Release Process

This page outlines how we make seL4 and its associated ecosystem available to external developers. The goals of this process are as follows:

  • provide a current up to date version of our libraries and applications,
  • allow developers to decide when to upgrade between versions, i.e choose when breakage happens,
  • and provide libraries and apps compatible with each released version.

Currently, we do not guarantee maintenance of previous releases, or individually version libraries, projects and applications.


  • Sources: Source code for everything
  • Kernel: the seL4 microkernel source repository
  • Libraries: user level libraries that run on seL4
  • Applications: applications that run on seL4
  • Projects: A collection of applications, libraries, kernel, denoted by a repo manifest
  • CAmkES: The CAmkES tool repository
  • Proofs: L4V proofs.


We make a lot of source code available in the spirit of open source, however we do not guarantee that all source provided is maintained and tested.

A list of maintained projects, libraries and applications can be found here.


We have two release channels:

  • Bleeding edge: These happen whenever any of our maintained project code is updated and the tests for it are passing
  • Versioned releases: Versioned releases of the kernel and the CAmkES tool. These happen less frequently.

Bleeding edge releases happen every time we update our code and it passes our test suites and proofs. Working on the bleeding edge means that API changes occur often, and you may get cut. Whenever any of the sources tracked by the manifests in the following repositories are updated and the regression tests pass, an updated version of the manifest will be committed to the repo and the new sources will be synced with GitHub.

Which release should you use?

We recommend you develop on a specific version of the kernel, rather than the bleeding edge which is the tip of master. Each MAJOR.MINOR release has release notes which describe changes and specific upgrade notes, posted here.

New features and bug fixes will appear in bleeding edge updates much earlier than in a released version. If you are working on a long term project on seL4 or using a different userlevel than we provide then it is probably better to pick a versioned release and manually upgrade when new features are required. Additionally, we only guarantee working proofs for released versions. If you are trying out seL4 and experimenting with different features, rerunning benchmarks or doing the tutorials, using the bleeding edge versions of the projects is probably fine. They don’t get updated unless they are passing our tests and any issues should be repoted to the GitHub issue tracker or posted on our mailing list.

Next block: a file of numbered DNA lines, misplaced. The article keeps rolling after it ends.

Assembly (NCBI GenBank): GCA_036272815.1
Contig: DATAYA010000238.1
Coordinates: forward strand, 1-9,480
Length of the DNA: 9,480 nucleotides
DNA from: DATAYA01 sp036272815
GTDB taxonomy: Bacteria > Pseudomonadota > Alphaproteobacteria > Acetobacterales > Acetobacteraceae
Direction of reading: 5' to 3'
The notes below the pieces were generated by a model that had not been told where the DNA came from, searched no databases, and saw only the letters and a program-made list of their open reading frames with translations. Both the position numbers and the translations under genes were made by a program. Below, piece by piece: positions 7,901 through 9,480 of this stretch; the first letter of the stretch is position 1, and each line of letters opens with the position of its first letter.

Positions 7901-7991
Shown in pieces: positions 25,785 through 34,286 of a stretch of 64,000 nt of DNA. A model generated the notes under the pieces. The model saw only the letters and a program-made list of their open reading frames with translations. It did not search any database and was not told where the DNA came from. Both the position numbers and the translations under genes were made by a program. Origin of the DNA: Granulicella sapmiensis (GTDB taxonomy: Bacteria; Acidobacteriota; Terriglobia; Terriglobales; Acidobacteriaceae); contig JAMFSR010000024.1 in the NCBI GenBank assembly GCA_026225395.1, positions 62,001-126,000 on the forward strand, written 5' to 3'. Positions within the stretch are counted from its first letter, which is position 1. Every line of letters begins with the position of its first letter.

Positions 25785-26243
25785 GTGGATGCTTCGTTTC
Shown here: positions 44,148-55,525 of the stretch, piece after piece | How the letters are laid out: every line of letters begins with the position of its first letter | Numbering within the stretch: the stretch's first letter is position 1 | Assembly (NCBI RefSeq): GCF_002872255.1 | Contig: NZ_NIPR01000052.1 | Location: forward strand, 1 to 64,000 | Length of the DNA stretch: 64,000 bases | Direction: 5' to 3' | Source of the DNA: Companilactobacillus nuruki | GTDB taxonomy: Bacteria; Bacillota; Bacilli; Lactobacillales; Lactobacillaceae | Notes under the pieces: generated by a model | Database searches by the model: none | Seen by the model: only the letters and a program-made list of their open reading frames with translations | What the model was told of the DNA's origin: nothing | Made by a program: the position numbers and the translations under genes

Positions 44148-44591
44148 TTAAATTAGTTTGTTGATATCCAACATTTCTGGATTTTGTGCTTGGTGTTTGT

Version Numbers

For versioned releases, seL4 and CAmkES have different policies.

seL4 follows semantic versioning. In short:

“Given a version number MAJOR.MINOR.PATCH, increment the:

  • MAJOR version when you make incompatible API changes,
  • MINOR version when you add functionality in a backwards-compatible manner, and
  • PATCH version when you make backwards-compatible bug fixes.”

seL4 versions are tagged in git.

CAmkES versions follow the following policy:


  • MAJOR: A big rewrite
  • MINOR: The actual release number, increased when seL4 is released or there are source/binary incompatible CAmkES updates
  • PATCH: Small bugfixes that are backwards compatible.

Library Compatibility

seL4 libraries have branches that track all MAJOR.MINOR versions, with branch names in the format MAJOR.MINOR-compatible. A MAJOR.MINOR-compatible branch will build with any MAJOR.MINOR.* version of the kernel, and all MAJOR.MINOR-compatible branches across our libraries are compatible with each other.

Legacy support

We only currently provide bug fixes and support for the latest version of the kernel and latest version of libraries.


Each project repository above contains several manifest files:

  • default.xml specifies pinned revisions of the source that are updated every time a new bleeding edge release is pushed. These manifests should always compile and pass tests if the correct build configurations are used.
    • master.xml specifies the tip of each repository in a project. These aren’t guaranteed to work, and may contain combinations of repositories that have not been tested together.

default.xml is tagged at each released version. To obtain the manifest for a specific kernel version checkout the corresponding X.Y.z tag. Our previous process created an X.Y.z.xml manifest for each release, but this is no longer the case.

Verified manifests

The verification-manifest project contains a ${SEL4_VERSION}.xml containing revisions which correspond to a version of the proofs that pass for the released version of the kernel

Versioned manifests

The following projects manifest repositories are maintained, meaning both bleeding edge and versioned releases are available: